Psychologists on Guns
by Robert B.Young, MD
“People with guns kill people” is an apparently sensible heading for a report on “gun violence” by a professional organization that regards firearms as dangers for which availability and access should be restricted. Gun Violence: Prediction, Prevention, and Policy was presented in August by the American Psychological Association (APA) at its annual meeting. It rightly calls attention to the need to understand factors in development, community, culture and gender that are associated with more or less likelihood of people resorting to lethal violence. Yet it also veers far away from the APA’s expertise in psychology, and the focus on violence-by-gun invites broader questions about the role of gun use within violence overall. The authors and references are largely drawn from gun control proponents without regard to research that shows how more guns in the right hands can minimize violence.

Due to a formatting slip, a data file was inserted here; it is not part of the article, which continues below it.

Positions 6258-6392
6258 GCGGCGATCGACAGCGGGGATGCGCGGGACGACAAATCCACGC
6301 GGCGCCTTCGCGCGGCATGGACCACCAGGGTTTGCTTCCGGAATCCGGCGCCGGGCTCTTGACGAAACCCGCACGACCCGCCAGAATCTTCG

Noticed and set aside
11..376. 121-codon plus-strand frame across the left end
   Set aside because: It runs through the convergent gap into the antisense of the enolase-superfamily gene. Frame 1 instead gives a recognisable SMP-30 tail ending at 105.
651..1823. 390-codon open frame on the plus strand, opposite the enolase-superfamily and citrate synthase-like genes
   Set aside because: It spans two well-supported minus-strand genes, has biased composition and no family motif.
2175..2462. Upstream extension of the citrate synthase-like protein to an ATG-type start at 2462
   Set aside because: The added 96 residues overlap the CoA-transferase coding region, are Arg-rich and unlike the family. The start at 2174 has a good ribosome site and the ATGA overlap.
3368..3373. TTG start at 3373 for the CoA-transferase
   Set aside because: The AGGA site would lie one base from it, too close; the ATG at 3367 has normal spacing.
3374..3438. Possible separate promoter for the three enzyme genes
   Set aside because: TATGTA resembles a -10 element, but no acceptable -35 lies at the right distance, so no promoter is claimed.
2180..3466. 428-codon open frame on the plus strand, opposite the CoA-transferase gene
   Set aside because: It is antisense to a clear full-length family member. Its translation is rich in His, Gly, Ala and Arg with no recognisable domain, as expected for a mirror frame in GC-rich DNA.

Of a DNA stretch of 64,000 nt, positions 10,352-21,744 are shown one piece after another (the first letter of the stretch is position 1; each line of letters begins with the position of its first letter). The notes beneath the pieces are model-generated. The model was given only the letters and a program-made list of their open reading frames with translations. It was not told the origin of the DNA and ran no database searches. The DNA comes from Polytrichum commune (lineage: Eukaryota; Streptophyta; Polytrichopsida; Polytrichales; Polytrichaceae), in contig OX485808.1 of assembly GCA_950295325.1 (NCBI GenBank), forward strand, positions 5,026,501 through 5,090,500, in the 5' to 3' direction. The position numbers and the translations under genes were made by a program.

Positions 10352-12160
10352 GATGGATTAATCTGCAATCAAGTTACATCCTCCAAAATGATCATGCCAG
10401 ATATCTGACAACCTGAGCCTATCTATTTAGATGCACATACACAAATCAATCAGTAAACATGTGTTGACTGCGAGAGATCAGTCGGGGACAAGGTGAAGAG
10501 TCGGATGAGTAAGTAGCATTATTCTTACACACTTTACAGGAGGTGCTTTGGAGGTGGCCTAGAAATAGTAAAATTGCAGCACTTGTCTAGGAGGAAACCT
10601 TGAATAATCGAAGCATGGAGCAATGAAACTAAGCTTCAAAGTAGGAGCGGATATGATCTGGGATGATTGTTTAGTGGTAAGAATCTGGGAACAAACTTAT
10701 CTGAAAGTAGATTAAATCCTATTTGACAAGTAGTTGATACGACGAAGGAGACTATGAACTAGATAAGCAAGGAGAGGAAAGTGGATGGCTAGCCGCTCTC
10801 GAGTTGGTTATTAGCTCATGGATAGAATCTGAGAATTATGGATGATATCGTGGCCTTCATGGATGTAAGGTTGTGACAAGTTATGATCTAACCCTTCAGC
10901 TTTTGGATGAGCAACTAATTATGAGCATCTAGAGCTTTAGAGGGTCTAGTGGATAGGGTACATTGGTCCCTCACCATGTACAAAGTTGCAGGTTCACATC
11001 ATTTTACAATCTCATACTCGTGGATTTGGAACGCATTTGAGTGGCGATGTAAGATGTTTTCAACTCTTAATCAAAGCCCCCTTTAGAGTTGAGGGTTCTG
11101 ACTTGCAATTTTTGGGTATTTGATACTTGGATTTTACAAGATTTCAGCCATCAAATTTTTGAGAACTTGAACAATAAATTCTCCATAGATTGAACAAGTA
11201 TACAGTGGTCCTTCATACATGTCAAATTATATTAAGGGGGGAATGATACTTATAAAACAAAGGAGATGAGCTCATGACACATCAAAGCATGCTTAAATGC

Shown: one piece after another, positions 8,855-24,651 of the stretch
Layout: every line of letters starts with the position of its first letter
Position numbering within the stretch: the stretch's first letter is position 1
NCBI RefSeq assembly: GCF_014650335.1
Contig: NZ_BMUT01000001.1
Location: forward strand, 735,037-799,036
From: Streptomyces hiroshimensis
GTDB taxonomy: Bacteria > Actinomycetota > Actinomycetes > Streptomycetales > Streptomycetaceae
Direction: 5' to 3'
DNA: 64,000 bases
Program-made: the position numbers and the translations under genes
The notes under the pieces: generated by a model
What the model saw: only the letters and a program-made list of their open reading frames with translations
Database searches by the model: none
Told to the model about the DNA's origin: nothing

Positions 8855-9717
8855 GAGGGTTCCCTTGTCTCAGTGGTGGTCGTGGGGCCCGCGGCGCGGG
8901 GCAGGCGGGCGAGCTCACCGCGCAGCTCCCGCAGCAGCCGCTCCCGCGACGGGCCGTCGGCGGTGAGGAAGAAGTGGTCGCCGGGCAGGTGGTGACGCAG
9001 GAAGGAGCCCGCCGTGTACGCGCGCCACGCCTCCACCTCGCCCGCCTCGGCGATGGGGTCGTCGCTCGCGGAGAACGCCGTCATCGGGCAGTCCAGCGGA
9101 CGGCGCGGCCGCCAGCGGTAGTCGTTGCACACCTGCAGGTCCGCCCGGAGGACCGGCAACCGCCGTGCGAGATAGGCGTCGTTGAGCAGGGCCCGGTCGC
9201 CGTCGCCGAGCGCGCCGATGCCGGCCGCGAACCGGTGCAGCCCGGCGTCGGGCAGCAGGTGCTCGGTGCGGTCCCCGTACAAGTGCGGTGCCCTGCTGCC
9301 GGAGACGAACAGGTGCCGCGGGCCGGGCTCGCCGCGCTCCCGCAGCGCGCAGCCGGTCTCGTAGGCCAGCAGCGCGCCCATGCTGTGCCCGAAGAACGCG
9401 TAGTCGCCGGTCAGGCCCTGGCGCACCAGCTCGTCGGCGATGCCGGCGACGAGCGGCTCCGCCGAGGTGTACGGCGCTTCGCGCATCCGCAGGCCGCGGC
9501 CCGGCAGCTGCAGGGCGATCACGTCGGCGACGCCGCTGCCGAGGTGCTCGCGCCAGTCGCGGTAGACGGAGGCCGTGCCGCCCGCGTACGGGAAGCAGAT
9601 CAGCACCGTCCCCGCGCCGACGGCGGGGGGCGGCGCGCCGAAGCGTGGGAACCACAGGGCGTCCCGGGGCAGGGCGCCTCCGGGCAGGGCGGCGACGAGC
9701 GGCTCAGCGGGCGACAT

It’s good to read that “exposure to violent media, in movies and television, is associated with increased aggressive behaviors, aggressive thoughts and feelings, increased physiological arousal, and decreased prosocial behaviors”. This is a topic the mainstream media religiously avoids, but that all parents know matters.